I was depressed last night so I called Lifeline.Monday, on my flight up from Dallas to Indianapolis, I rode by a woman who worked for Delphi, the auto parts manufacturer. She’s managing a project to move a factory from a rural area of Indiana to Mexico. “I can’t stay in the town,” she said. “The locals are pretty angry about losing their jobs.” This factory is one of the main sources of employment, and now it is gone. I’m not sure what’ll happen to the town, but I’m sure about why it is happening. “Machine operators here in the US cost $40 an hour. In Chihuahua,” she said, “they cost $70 a week.”
I got a call center in Pakistan. I told them I was suicidal.
They got all excited and asked if I could drive a truck.
That night in the hotel, I get an email from my buddy Jeff. He’s getting laid off from his job in database design, along with 40 coworkers. The positions are being outsourced to a contractor in the Philippines.
Every color collar jobs – from blue to white – are being exported.
Globalization is not going to be stopped by legislation. It is not going to slow. It is not going to reverse. It is a reality for which politicians have given two very unsatisfactory solutions: either they tell constituents suck it up and deal with it; or they promise to stop it through legislation, a plan about as likely to work as outlawing lust.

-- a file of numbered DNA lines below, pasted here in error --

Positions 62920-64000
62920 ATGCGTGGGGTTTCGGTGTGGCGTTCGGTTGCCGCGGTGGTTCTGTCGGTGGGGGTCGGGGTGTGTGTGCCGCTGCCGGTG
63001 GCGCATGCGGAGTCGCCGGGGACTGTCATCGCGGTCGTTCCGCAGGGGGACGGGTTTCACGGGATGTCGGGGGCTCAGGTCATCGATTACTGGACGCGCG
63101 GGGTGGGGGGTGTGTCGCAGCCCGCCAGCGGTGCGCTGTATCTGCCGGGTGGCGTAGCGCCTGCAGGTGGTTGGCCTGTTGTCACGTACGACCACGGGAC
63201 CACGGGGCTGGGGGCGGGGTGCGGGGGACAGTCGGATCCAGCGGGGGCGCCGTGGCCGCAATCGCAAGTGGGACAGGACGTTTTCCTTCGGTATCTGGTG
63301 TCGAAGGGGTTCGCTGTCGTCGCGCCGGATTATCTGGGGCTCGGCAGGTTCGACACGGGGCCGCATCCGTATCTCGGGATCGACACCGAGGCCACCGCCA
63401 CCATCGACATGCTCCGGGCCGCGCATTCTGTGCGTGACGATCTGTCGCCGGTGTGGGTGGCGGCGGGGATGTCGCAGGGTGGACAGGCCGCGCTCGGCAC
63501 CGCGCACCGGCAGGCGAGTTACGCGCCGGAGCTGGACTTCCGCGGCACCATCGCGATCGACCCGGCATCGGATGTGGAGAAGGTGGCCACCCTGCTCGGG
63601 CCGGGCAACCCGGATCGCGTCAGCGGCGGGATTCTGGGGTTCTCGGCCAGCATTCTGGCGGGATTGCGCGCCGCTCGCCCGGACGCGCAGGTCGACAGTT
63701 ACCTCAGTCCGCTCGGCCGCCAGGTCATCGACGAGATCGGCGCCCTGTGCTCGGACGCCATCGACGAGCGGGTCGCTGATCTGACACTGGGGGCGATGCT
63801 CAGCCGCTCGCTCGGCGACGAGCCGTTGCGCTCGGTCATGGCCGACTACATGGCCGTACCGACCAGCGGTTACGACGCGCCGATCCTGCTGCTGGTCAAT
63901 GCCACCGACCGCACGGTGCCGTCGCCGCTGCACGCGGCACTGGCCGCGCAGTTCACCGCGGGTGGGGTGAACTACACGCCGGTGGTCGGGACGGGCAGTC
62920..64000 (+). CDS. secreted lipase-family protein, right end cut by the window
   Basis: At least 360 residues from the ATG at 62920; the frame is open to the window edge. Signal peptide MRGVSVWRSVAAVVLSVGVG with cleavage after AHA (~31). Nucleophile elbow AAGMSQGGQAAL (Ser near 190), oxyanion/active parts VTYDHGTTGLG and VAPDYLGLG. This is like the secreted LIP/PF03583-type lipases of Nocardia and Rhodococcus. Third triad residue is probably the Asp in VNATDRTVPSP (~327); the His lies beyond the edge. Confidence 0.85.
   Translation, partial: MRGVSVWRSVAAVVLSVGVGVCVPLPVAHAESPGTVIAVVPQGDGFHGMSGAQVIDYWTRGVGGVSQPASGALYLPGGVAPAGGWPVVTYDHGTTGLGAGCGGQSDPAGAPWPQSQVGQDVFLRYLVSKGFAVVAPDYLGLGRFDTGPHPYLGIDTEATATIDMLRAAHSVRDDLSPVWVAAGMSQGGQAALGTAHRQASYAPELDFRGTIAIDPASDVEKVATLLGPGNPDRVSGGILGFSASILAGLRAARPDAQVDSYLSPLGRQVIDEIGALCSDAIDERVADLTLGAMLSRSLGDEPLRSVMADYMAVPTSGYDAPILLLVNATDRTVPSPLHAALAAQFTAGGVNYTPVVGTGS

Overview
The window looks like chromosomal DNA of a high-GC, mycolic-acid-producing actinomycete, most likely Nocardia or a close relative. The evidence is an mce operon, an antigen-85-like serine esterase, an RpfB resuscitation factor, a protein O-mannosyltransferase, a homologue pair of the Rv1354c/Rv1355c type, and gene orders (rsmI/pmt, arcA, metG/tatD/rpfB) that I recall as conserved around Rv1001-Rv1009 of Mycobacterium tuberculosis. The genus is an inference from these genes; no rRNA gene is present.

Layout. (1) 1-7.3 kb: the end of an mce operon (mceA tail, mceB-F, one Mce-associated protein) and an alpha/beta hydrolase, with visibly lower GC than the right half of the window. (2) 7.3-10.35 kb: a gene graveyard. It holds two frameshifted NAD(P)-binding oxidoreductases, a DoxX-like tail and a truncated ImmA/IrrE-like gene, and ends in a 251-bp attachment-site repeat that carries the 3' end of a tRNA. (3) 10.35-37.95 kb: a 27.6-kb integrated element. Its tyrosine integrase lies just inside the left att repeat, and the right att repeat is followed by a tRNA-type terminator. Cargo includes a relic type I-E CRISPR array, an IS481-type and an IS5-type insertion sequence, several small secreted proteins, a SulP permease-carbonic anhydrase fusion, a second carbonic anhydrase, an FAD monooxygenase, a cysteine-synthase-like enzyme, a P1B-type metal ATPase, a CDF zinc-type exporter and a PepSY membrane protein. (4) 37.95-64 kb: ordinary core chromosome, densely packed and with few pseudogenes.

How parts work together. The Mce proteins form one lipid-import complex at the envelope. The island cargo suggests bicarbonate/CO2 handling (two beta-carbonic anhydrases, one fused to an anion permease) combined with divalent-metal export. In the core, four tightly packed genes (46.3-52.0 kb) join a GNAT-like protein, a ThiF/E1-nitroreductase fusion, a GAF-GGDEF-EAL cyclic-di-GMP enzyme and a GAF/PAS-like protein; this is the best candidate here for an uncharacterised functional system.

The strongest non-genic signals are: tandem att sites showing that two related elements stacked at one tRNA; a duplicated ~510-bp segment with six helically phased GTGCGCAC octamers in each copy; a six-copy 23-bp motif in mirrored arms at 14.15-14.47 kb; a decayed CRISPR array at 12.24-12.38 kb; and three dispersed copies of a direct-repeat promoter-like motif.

It took us decades to adapt our school system to the creation of knowledge workers who could thrive in corporations and succeed in the information economy. Now, policy makers need to begin finding ways to prepare the next generation of workers to compete and thrive in a period of globalization.
It seems to me that a strategy for successful globalization would rest on at least three things:
1. Changing our attitude towards all things foreign. There is this odd tendency to think that foreigners have to learn English to talk to us. They do. And then they sell to us. We, by contrast, refuse to learn their languages, their cultures, etc. And we can't sell to them. The result? Huge trade deficits even when the dollar falls.
2. Dedicating our education more towards entrepreneurship. Low cost labor represents a threat to someone who is working and a great opportunity to an entrepreneur.
3. Give employees who own stock more say in company policy. Pension funds are the biggest owners of stock. It’s not obvious that they would chose to up their returns to capital by 5% if it meant that they would see their salaries fall by 50%. Employees own these companies. Let them have a say in how work is allocated and contracted.
Bucky Fuller said, “Use forces, don’t fight them.” Globalization is too big to fight, but it can be harnessed. I've ridden waves and been ridden by waves. I know for a fact that it is much better to ride them.